Architectural Idea Incubators: How 5 Successful Architecture Firms are Fostering Innovation
These five architecture firms show how fostering innovation and creativity through in-house idea incubators and research labs helps them stay ahead of the curve.
We recently published a list of must-watch TED talks for archipreneurs, which includes the one delivered by growth specialist and business strategist Knut Haanaes. Looking for reasons why companies fail, Haanaes finds that exploiting what you already have can be bad in the long term, while focusing only on exploration can be bad short term. Innovation and competence both need to be in place in order to successfully run a business today, and avoid becoming obsolete tomorrow.
Many among the most successful architecture firms in the world have long begun to widen the scope of their work, and continue to branch out into various fields outside of what we conventionally see as architecture. Technological innovation, cross-disciplinary partnerships and research collaborations go hand in hand with consistent delivery of successful projects. In fact, while offering reliable, top notch products and services is a great basis for building a successful business, innovation is the aspect that propels these firms forward and allows them to stay ahead of the competition.
By exploring new financing models and experimenting with innovative design solutions and materials, BIG is broadening the scope of architectural practice. Its incubator, called BIG IDEAS, allows innovators to create design prototypes, products and new materials for the AEC industry.
Among the projects being developed under the BIG IDEAS umbrella are an Internet of Things door lock called Friday, prototypes for a life-sized Tesla coil, steam-ring generators, smart building materials and even a Hyperloop high-speed transportation system. Also, the firm rigorously incorporates popular media and new technology in their marketing campaigns, utilizing GoPro videography, augmented reality, comic books, holograms to name a few.
2# Perkins + Will
One of the leading architecture offices in the United States, Perkins + Will, experiments with new technologies to improve healthcare design. They have recently established an in-house incubator program, which allows them to develop and support small research projects through micro-grants.
The firm also created 10 new laboratories that aim to tackle sustainability issues, resilience, the human experience, the design process, and mobility. In order to encourage designers to innovate, Perkins+Will organized an annual competition through which the most promising projects that are further developed within the Innovation Incubator System.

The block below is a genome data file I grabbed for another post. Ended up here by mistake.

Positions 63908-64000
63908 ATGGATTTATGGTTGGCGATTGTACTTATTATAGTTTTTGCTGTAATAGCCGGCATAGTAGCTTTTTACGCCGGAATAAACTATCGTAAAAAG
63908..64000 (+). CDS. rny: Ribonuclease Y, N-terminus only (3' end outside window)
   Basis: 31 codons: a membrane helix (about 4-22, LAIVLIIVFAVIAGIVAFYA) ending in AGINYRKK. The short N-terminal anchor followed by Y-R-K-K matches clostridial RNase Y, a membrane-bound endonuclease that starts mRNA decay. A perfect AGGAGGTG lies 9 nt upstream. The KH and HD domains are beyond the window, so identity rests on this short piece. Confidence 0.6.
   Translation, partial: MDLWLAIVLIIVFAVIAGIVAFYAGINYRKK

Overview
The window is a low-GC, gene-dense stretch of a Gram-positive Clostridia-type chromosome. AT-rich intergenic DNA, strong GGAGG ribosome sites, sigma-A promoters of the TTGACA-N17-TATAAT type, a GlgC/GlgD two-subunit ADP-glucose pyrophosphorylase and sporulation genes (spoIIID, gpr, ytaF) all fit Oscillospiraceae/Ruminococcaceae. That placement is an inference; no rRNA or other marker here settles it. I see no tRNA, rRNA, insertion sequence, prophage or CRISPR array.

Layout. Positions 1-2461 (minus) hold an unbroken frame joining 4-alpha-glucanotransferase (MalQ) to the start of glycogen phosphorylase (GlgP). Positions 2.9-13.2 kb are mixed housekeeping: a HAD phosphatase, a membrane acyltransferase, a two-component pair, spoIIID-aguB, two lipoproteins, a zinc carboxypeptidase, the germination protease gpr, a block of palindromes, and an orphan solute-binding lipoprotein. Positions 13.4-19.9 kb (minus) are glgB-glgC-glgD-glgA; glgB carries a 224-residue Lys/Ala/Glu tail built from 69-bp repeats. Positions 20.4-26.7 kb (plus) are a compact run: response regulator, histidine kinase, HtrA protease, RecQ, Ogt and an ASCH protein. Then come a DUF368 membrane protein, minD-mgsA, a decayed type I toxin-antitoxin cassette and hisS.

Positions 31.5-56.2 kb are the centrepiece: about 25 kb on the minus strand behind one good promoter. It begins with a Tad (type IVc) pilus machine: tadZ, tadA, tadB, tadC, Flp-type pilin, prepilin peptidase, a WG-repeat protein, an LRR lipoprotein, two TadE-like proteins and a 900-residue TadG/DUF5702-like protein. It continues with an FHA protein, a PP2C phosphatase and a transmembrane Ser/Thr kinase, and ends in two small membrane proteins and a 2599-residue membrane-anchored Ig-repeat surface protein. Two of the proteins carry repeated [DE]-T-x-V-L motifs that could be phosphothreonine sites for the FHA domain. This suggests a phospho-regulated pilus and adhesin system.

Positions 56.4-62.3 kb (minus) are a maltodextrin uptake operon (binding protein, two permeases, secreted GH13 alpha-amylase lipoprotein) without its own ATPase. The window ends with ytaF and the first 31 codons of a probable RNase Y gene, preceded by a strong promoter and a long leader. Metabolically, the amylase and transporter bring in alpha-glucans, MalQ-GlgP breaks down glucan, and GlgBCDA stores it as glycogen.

The first Innovation Incubator call-for-submissions resulted in 89 entries from Perkins + Will professionals competing for micro-grants of 40 hours of company-paid time over a six-month period. Nineteen were chosen from across their global offices, and each successfully completed projects, presentations or publications. Since then, the firm has awarded two cohorts of Innovation Incubator participants annually – in spring and fall of each year – funding at least ten projects per class.
NBBJ is among the first architecture firms that fully embrace Virtual Reality (VR) and Augmented Reality (AR). While a number of firms in the design industry have examined the promise of VR, the firm’s partnership with Visual Vocal marks the first instance of an established design firm incubating a VR startup inside its own offices and developing new tools to improve decision-making.
The initiative is part of NBBJ’s ongoing investment in and development of digital tools. It will pilot the Visual Vocal software on design projects for healthcare, corporate, and urban planning clients. Ultimately the tool will then become available to the greater architecture, engineering, and construction industry.
Philadelphia-based design studio, led by architect KieranTimberlake, has embraced innovation by turning their own office into a research lab where they test out various design and technological solutions related to energy efficiency, sustainable design and sensor-driven products for the AEC industry.
Here the team produces full-size prototypes of architectural elements, using their own “home” to create efficient innovative products such weather-tracking software and smart materials. They collect data from their own office to explore natural thermal comfort, as well as mass customization, off-site fabrication and prototyping.
5# Foster + Partners
Foster+Partners have managed to stay ahead of the competition for many years. The practice is on the frontier of innovative design thanks to it is dedicated research and development teams and numerous research collaborations. Their in-house team of researchers is a mix of material specialists, mathematicians, aerospace engineers, architects, artists and acousticians who use state-of-the art technological tools to design.
They were recently asked by the European Space Agency to design a habitat for the Moon. For this project they teamed up with space engineering company Alta and D-Shape, the organization behind the world’s largest 3D printer. The project is an inflatable skeleton structure that can be transported flat-pack style and assembled by robots using local materials like Moon dust to 3D print a protective shell.
While this specific project might seem too out there for those concerned with revenue and business growth, it is useful to notice that this dedication to innovation is also behind the projects such as the Gherkin in London and Hong Kong International Airport.
What role does innovation play in your business? Do you think having an in-house idea incubator is something archipreneurs should consider?
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